Jake Arrieta set a record Friday when he and the Cubs avoided arbitration by agreeing to terms on a one-year, $10.7 million contract for the upcoming season. Arrieta received the biggest contract ever for a second year arbitration eligible pitcher surpassing the $10.112 million David Price made in 2013.
Prior to the Cubs avoiding arbitration with Arrieta, Bruce Levine reported the two sides had discussed a six-year extension in recent weeks. Arrieta and his family “are extremely happy” in Chicago. And Levine indicated Arrieta’s camp “would to resolve this all with a long-term contract.”
Arrieta is under club control for two more years. He is not a free agent until after the 2017 season.
Levine reported Sunday that with Arrieta signed for the upcoming season “a long-term contract done before the end of Spring Training makes even more sense for both sides going forward.” And he thinks a four-year deal that would pay Arrieta $85-90 million with two club options that could add another $50 million would make sense for the team and the player.
If Arrieta has another Cy Young-caliber season, Levine pointed to him maxing out at around $30 million for his final two arbitration years. Levine explained that a four-year contract “averaging $23 million a year, automatically realizes $46 million or at least $16 million more that can be projected for the pitcher in the first two years of the contract.”
The Cubs may want to see how Arrieta performs this season after a year in which he completed the most innings of his career for a single-season. But Levine doesn’t think Scott Boras would let Arrieta consider a long-term extension next off-season because by then he would be a year (12 months) away from free agency.
No matter what happens over the next six weeks with a possible extension, the Cubs avoided arbitration with Jake Arrieta by signing him to a record contract and kept Spring Training from starting on a bad note.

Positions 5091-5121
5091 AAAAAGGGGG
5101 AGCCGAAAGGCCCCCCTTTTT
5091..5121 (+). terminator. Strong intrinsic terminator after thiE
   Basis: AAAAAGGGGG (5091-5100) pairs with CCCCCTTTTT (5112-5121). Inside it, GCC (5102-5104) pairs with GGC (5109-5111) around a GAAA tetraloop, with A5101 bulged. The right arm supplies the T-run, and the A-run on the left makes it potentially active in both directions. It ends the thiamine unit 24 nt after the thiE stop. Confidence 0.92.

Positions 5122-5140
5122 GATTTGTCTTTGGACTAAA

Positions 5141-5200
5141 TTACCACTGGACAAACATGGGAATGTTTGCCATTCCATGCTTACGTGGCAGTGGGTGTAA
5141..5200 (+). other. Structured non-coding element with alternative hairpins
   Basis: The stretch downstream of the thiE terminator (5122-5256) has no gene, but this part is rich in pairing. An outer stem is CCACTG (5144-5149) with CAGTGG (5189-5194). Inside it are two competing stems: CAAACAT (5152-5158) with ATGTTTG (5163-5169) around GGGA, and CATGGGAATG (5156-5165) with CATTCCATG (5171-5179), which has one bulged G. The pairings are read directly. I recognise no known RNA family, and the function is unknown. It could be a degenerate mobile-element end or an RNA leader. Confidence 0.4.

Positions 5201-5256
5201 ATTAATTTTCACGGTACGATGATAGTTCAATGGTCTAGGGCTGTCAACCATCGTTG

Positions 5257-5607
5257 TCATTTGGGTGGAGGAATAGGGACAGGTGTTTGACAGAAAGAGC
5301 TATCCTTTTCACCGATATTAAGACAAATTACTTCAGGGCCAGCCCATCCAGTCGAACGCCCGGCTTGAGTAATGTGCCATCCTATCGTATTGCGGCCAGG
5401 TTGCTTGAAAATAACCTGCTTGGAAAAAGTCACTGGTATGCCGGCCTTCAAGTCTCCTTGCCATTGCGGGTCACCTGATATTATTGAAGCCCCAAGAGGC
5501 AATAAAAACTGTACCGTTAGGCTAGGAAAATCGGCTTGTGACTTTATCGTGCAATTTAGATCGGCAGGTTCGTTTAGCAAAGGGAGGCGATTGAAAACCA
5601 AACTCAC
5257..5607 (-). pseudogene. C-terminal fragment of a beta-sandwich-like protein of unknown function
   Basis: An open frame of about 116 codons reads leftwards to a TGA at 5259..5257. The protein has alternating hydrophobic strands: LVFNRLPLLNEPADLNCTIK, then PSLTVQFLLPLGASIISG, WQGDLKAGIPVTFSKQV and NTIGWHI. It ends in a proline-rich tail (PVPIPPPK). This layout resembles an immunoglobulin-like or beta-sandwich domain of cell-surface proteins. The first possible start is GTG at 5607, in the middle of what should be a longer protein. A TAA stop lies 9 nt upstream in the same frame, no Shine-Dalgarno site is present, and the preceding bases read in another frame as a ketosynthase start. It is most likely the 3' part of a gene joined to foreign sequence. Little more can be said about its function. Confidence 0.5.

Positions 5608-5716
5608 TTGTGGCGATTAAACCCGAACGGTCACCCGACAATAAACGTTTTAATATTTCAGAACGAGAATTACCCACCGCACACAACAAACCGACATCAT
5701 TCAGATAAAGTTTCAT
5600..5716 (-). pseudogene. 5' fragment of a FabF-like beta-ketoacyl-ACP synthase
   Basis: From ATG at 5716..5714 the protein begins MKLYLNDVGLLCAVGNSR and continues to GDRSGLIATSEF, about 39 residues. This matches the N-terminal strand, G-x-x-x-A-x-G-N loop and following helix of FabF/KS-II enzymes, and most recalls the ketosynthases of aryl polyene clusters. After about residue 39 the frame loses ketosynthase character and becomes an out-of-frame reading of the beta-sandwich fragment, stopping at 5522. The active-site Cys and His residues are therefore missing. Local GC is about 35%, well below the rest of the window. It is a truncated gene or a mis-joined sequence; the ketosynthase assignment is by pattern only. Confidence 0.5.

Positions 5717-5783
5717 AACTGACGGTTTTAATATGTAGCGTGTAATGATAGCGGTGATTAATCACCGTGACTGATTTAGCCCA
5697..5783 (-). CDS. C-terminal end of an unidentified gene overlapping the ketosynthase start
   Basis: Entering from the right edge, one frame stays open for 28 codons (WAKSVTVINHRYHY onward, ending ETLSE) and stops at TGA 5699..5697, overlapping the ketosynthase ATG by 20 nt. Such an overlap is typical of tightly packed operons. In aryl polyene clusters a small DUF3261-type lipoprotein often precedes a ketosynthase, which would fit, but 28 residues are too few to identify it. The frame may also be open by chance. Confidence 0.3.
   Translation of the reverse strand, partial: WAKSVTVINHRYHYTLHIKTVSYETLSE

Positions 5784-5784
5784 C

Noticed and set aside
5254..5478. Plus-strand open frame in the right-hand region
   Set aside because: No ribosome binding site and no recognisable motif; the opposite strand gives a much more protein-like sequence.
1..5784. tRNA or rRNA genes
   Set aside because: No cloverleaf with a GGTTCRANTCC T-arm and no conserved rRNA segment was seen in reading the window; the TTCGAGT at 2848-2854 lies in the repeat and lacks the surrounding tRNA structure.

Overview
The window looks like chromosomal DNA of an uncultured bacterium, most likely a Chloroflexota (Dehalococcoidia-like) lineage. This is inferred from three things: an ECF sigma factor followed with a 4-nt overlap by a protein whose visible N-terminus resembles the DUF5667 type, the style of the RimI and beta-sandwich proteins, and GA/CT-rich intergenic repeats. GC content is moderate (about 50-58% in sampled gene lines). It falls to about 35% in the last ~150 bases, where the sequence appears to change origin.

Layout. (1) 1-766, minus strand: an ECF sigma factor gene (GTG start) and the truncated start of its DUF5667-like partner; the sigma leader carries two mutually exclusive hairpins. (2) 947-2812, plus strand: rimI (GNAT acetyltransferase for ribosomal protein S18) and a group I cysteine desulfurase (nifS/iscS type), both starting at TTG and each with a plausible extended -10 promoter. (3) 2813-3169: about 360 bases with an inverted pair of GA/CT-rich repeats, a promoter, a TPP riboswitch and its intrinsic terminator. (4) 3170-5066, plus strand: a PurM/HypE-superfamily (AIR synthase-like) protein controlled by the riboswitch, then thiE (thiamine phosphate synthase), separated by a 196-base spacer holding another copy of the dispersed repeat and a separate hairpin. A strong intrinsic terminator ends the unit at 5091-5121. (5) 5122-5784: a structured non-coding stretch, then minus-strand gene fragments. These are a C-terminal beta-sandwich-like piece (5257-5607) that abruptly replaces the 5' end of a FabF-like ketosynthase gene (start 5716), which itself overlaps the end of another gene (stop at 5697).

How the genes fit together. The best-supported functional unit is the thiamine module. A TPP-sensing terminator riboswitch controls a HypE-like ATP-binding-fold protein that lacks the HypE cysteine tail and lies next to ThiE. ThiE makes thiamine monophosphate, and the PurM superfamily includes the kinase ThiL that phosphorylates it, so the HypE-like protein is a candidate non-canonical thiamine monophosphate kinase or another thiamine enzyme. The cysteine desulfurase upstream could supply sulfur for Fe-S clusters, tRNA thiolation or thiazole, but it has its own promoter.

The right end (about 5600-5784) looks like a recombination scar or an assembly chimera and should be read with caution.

Cubs/Baseball Calendar- Important Dates
- 1-21 – Salary Arbitration Hearings
- 15 – End of waiver period (Nov. 11, 2015 – Feb. 15, 2016) Outright Waivers secured on or after Nov. 11, 2015 expire at 12:00pm CST on the seventh day after waivers are obtained or 4:00pm CST on Feb. 15, 2016, whichever is earlier
- 16 – Beginning of new waiver period (Feb. 16 – May 2) Outright Waivers secured on or after Feb. 16, 2016 remain in effect for 7 days or until 4:00pm CST, May 2, 2016 (the 30th day of the 2016 season), whichever is earlier. Optional Waivers secured on or after Feb. 16 remain in effect until 4:00pm CST on the 30th day of the 2016 season (May 2, 2016).
- 18 – Voluntary Reporting Date for Pitchers and Catchers
- 19 – Cubs pitchers and catchers report to Spring Training
- 20 – First Official On-Field Work out for Cubs Pitchers and Catchers
- 23 – Cubs position players report to Spring Training
- 23 – Voluntary Reporting Date for Position Players
- 24 – Cubs First Official Full Squad Work Out of Spring Training
- 26 – Cubs Single Game Tickets for 2016 Season Go On Sale
- 1 – Mandatory reporting date